Sunday, December 13, 2009
I was in Orlando recently to shoot an underwater portrait of Barry Olson, an administrator at the The Seas with Nemo and Friends (formerly the Living Seas aquarium) at Epcot Center. Barry is a strong supporter of the Divers Alert Network, and we are featuring an article about him in the next issue of Alert Diver.
People don't generally realize how very dark it is inside aquariums, when lit only by artificial light. Our eyes adjust better than most light meters and cameras, but, trust me, they are dark. Years ago I had a semi-failed assignment in the Monterrey Aquarium because my backgrounds were so dark. Of course, that was film and my first year as a pro shooter. I would hope I'd learned something by now, at least how to open up a dark background in a wide angle shot.
For this I used a Canon 5DMKII in a Seacam housing, Seaflash 150 with diffuser for foreground light (typically at 8% power. My shutter speed was 1/20th second and typically between F-5.6 and F-8. The ISO was 1,000. I used an Ikelite DS160 with a remote slave sensor for the background light. I hid the strobe behind a rock and snaked the slave sensor around to face my strobe, essentially relaying the light towards the back of the tank.
Wednesday, December 9, 2009
I was doing some editing for a feature on great white sharks, to appear in our Quarter #1, 2010 copy of Alert Diver, and while perusing folders of images I found a couple of Photoshop composites of great white shark encounters. I both cases the sharks were there, and they are my shots of the sharks from that particular destination. But they just weren't exactly there at the time! Kind of fun to look at them again.
Diver with shark reflection - Guadalupe, composite created by Daniel Brown
Diver and cage - Guadalupe, composite created by Daniel Brown
Great white shark and polecam - South Australia, composite created by Rick Melvin
Saturday, October 24, 2009
Earlier this summer I led a photo tour to Tonga to photograph humpback whales. While on location, my good friend Bob Coakley got this shot of me snorkeling with a whale. I thought it was kind of interesting to see my shot, taken at the exact moment Bob got his, kind of a digital "Whisper Down The Wire".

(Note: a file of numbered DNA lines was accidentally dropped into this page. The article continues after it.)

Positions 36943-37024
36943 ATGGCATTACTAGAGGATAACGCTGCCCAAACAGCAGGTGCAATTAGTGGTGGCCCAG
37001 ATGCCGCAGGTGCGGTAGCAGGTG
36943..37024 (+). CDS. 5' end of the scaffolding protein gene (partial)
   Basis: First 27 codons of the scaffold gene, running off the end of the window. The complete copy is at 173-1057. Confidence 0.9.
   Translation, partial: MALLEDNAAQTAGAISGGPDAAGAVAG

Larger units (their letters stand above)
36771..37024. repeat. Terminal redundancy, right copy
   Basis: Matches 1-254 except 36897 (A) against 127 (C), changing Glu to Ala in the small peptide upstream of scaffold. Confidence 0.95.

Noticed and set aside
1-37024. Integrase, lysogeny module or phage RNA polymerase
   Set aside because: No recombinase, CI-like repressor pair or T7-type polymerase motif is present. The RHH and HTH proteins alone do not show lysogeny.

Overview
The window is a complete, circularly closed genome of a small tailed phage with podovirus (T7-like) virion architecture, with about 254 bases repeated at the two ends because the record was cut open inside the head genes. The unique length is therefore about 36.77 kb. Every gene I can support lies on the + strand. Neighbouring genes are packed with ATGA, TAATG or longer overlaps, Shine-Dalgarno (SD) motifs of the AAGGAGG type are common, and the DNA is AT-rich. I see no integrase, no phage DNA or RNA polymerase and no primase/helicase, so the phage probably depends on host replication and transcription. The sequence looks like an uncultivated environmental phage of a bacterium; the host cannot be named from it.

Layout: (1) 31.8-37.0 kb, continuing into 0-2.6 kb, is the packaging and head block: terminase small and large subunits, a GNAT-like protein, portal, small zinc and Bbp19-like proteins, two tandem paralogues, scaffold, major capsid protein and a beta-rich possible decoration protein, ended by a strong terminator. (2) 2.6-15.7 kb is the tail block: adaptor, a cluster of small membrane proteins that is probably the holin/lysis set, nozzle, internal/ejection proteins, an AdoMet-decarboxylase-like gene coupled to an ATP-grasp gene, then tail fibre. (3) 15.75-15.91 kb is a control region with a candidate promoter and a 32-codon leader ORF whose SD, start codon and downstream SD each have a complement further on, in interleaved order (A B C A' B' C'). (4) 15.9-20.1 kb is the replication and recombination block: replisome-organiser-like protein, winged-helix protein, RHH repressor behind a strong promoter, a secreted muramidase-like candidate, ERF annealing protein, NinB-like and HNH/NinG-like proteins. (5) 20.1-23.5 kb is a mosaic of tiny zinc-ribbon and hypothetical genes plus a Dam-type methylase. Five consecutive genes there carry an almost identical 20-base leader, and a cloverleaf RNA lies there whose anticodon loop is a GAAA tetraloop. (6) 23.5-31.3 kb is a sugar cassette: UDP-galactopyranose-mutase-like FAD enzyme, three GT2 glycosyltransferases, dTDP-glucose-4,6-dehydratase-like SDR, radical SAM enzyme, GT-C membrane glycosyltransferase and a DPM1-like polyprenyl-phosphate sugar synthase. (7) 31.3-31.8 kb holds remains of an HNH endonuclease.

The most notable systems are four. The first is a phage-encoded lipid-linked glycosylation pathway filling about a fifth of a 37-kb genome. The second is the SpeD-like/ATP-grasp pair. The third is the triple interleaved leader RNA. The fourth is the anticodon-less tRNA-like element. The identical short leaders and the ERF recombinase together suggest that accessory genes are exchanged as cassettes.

Wednesday, October 21, 2009
I ordered my new MKIV yesterday, and am convinced it will work in my SEACAM MKIII housing. The combination of 1DsMKIII for high res (until 1DsMKIV is released) and the 1DMKIV for video, high ISO, rapid motor drive, and cropped sensor advantages with telephoto & some wide angle lenses ... all in the same housing ... is very compelling!
Plus, enhanced AF with MKIV is a significant advantage for shooting action, and I have no doubt that the 14-bit files @ 16MB will be very impressive. I expect this to be my go-to camera for many applications.
See http://tinyurl.com/MKIV-Galbraith for size comparisons relative to MKIII and MKIV for housing installations.
Saturday, October 17, 2009
I was on a shoot in the Bahamas last week, actually two shoots. One was for a catalog for Aqua Lung, and one was to shoot elements for Photoshop composites for a a series of print ads for Atlantis resorts. Brett Ratner was the Director of Photography for that one. You may know his work as Director for X-Men and the Rush Hour movies.
Anyway, one of the shots required sharks, and so we went where the sharks definitely are ... Stuart Cove's Dive Bahamas. We were chumming the sharks to the back of the boat, and the combination of bait in the water and competition for said bait ramped up the action for a while. I had a chainmail sleeve on my left hand, and curiously had a shark bite down on that hand.